Crisis Text Line board member Danah Boyd describes the late 2010s for CTL in a blog post as a time when the organization was both strapped for cash, and receiving requests from researchers, insurers, and other entities, to access CTL’s data from its chat logs. Boyd says she and the board were highly selective about the researchers who they gave (anonymized) data to, and did not want to sell data, ever.
But Lublin presented a business idea that seemed to answer both the need to make money, and do some good. Based on feedback from CTL volunteers that its communications training helped them in other areas of their life, the opportunity Lublin pitched was corporate empathy training. Boyd writes that the controlled nature of the data sharing felt ethical, since the for-profit entity would only get anonymized batches of data, not continuous access. But, crucially, the Loris vision felt “mission aligned,” she said.
Boyd writes that while some members voted in favor of Loris’ creation for the financial upside, she voted in favor for “a different reason.”
“If another entity could train more people to develop the skills our crisis counselors were developing, perhaps the need for a crisis line would be reduced,” Boyd writes. “If we could build tools that combat the cycles of pain and suffering, we could pay forward what we were learning from those we served. I wanted to help others develop and leverage empathy.”
These were the same advantages Lublin touted to the press, including Mashable, when CTL announced the creation of Loris in February 2018.
“When people avoid hard conversations, think about who loses,” Lublin told Mashable at the time. “It’s super important to us that people learn how to have hard conversations so women, people of color, and people who are marginalized can have a seat at the table.”
Sounds peachy, and like a potentially noble use of learnings from highly sensitive anonymized data, if there ever was any such use. The authenticity of Lublin’s words in Mashable’s article and other outlets’ coverage reads differently now, especially in the wake of Lublin’s 2020 fall from grace and subsequent firing, when she was accused of being a toxic boss and perpetrator of a racially-insensitive workplace.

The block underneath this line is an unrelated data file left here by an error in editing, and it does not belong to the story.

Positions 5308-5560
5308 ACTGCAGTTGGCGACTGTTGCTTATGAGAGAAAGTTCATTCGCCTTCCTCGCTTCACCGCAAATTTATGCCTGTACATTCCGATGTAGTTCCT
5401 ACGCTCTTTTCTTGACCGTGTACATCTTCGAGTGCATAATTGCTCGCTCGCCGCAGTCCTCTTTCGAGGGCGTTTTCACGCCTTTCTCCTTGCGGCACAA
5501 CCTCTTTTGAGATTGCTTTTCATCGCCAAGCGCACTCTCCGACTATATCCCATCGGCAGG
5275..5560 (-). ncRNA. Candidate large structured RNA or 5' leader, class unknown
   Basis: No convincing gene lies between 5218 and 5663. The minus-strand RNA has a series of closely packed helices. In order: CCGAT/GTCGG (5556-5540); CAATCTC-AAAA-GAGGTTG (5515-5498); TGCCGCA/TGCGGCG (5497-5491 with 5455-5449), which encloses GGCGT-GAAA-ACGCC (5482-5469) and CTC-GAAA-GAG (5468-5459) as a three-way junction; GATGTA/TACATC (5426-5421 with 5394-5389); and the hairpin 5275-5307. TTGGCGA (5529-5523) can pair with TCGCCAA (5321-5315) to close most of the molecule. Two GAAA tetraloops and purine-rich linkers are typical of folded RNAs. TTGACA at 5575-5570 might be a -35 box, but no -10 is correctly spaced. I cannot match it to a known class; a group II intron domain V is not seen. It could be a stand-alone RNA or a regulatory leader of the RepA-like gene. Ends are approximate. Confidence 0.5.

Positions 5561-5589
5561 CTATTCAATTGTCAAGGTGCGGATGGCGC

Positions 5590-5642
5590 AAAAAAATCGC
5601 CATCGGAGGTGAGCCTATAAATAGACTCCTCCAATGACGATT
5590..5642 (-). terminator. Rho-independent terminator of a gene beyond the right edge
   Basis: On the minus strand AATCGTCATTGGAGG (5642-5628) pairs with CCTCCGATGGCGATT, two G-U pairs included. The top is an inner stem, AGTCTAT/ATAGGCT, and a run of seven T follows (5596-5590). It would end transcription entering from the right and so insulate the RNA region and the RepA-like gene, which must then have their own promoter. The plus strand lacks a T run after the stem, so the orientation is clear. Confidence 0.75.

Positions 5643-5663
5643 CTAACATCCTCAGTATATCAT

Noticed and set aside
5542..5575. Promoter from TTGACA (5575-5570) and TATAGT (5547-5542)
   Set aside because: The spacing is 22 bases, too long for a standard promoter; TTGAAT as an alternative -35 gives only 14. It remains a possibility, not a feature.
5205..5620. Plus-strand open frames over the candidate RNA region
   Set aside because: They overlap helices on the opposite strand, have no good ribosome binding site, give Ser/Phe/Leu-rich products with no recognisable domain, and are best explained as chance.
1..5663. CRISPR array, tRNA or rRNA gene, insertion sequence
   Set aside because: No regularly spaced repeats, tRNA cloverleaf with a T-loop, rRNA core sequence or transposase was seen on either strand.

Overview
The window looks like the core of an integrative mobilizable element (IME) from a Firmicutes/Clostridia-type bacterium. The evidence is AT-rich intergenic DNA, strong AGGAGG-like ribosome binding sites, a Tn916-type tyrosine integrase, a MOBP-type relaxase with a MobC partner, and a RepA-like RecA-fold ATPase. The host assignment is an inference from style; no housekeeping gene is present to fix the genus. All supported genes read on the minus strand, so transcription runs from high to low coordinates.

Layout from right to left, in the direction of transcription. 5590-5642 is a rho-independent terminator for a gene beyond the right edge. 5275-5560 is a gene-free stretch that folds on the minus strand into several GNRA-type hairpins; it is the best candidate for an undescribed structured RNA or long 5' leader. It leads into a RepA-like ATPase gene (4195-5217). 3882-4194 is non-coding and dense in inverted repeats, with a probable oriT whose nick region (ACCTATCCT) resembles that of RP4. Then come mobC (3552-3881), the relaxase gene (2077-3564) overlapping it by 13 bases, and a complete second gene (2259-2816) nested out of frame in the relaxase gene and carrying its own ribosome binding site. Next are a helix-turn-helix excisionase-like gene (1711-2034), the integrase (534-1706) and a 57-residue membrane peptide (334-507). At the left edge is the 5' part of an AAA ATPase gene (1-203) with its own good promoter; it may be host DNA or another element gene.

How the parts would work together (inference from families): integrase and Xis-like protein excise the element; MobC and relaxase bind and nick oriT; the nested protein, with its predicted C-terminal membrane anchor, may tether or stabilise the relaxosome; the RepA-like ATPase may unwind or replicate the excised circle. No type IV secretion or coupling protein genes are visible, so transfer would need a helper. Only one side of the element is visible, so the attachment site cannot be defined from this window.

But the business of corporate empathy training Lublin was selling to her board and the public was not the one she actually eventually helped build.
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Two roads diverge
In early 2018, Loris’ business was getting off the ground in the form of creating communications training videos for businesses, but it was just one part of the whole. The website at the time mentions that “the intelligence gleaned from both the Crisis Text Line training and large sentiment-rich data corpus will be leveraged to create Loris.ai enterprise software.” In 2018, Lublin told Mashable that Loris software would train employees how to navigate challenging conversations.
One person who met with Lublin for a recruiting meeting in March 2018 (who wants to remain anonymous to protect their identity for professional reasons) recalls that Lublin was already conceiving of customer service software as a direction for the business.
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The interviewee recalls being confused about how empathy training and customer service software went together — they seemed like two separate directions for the company. They noticed that there seemed to be tension around the issue of the company’s focus between Lublin and the other Loris employee present at the meeting. Loris refutes the characterization of tension between these two directions.
“There was no tension, and pivots (in our case a pivot away from training videos and towards machine learning and AI) is typical of many early stage startups,” the Loris spokeswoman said.